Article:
i Came, i Saw, i Village, i Brand

Ron Kos built a consumer branding career helping to create such cultural icons as G.I. Joe, the Pillsbury Doughboy, and the Jolly Green Giant. But not once in his 15-year journey through Hasbro, Pillsbury, and General Mills did he oversee a technology department.

Now that he’s marketing boss at New York City-based women’s-interest site iVillage, Kos’ job is equal parts chief technology officer and marketeer. In fact, the 50 programmers, designers, and systems administrators who form the iVillage technology and production departments report directly to him.

Why? Because the technological creation and delivery of the site is inextricable from the brand message. You are what you click (or what your customers click), so the clicking better be easy and appealing. While his customers in the physical world could bend G.I. Joe’s arms or poke the Doughboy’s tummy, his online customers do not enjoy the same sensory interaction. As Kos notes, “they’re participating in a product rather than feeling or touching it.”

To that end, as a “community network” for women, iVillage enlists members, who gain access to chat rooms and discussion groups by belonging to the iVillage habitat. Members engage in conversations about careers, health, beauty, parenting, and sex. Membership is free. As of mid-September, iVillage boasted about 670,000 members.

iVillage’s techies may help facilitate a content-rich, easily downloaded collection of Webpages and links, but Kos’ job also entails getting Web traffic to the network in the first place. Here, Kos faces a significant ongoing branding challenge: Neither the company’s name, nor its Web address, iVillage.com, conjures up an obvious connection to its content. Kos bristles at suggestions that the name gets in the way. “We’re very pleased with it,” he protests. The truth is, they’re stuck with it, after repositioning themselves in September 1997 from a collection of special-interest, vertical-content sites (such as two on parenting and another on career decisions) to a women’s network that encompasses some of the earlier subjects, along with new ones, such as money and relationships.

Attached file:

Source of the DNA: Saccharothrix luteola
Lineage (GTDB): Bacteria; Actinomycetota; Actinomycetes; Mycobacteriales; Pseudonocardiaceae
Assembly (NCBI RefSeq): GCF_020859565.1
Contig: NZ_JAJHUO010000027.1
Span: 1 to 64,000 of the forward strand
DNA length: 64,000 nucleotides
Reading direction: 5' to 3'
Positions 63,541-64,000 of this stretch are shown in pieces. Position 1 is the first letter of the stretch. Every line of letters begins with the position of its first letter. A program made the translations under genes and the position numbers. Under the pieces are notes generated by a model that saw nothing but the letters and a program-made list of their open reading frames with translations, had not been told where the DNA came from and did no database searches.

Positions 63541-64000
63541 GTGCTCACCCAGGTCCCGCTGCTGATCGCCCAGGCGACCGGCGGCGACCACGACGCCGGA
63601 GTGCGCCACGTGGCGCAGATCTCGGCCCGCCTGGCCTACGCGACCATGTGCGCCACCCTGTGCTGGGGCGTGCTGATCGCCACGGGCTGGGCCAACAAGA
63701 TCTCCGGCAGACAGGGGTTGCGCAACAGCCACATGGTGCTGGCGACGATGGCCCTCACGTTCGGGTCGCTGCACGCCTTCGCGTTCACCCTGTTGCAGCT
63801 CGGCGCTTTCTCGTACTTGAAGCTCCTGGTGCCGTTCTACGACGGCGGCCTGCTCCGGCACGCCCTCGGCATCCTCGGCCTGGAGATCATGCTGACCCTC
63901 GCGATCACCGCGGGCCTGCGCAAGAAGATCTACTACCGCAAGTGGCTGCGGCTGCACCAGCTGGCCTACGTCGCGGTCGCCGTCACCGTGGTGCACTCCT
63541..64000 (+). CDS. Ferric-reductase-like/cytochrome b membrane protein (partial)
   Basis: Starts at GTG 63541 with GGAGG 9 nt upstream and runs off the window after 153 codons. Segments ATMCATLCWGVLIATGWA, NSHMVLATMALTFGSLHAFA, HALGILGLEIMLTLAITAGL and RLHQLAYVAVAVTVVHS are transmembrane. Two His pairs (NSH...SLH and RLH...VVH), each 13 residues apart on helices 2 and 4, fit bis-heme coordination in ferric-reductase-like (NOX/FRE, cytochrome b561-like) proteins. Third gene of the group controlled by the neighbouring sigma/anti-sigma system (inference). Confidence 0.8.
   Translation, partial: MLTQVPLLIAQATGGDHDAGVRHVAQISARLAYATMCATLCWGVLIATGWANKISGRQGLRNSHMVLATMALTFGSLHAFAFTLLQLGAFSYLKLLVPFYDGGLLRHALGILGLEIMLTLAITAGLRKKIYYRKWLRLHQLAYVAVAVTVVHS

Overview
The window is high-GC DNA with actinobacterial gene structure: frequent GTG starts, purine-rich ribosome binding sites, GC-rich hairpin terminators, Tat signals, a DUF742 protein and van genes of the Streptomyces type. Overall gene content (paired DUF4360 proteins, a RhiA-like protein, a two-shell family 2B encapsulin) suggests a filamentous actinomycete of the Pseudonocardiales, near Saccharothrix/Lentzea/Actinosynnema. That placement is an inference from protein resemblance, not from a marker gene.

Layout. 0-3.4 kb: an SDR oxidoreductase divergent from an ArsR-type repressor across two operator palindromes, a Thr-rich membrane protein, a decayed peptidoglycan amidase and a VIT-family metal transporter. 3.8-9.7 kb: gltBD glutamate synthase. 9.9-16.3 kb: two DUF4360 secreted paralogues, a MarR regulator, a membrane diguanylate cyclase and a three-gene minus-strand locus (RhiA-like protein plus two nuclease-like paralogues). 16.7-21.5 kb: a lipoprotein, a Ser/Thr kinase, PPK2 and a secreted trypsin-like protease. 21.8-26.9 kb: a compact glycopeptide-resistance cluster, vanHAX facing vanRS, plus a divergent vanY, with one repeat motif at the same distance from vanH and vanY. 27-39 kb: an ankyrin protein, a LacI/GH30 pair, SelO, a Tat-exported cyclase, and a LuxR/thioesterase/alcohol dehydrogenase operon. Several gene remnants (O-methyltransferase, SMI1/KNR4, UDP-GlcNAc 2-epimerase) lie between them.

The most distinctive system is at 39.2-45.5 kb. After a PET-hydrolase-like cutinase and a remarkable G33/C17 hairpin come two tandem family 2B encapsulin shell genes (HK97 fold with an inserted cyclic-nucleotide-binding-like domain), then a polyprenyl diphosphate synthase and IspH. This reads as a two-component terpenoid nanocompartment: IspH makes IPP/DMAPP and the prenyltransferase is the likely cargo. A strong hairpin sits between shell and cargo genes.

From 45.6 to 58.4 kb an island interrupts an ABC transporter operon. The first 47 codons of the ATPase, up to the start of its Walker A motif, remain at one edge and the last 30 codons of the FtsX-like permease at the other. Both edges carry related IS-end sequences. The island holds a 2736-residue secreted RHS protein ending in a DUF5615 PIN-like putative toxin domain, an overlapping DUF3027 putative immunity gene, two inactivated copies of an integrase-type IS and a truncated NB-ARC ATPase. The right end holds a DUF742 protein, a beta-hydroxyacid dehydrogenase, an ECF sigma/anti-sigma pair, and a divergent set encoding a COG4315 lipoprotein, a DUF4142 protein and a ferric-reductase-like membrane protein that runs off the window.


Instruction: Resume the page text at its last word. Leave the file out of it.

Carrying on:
His job in spreading the news has been made easier by sizable investments. Earlier this year, iVillage closed a $32.5 million round of venture financing, from investors that include Intel. This has made it possible to purchase advertising in traditional media, such as television ads last summer in New York, Chicago, and San Francisco.

As with most Web ventures, it’s too soon to gauge the company’s long-term success. iVillage makes money primarily through “integrated marketing programs with sponsors” which are, essentially, pricey ad arrangements that feature product suppliers near iVillage content. Polaroid sponsored a section on iVillage’s site geared toward boosting kids’ confidence through photography. iVillage.com is also foraying into ecommerce. Its iBaby business sells baby gear, and iVillage prominently features retailers such as Amazon and L.L. Bean. Perhaps that marks the ultimate popping-fresh branding ploy: Create a commerce site in the guise of a friendly online community.

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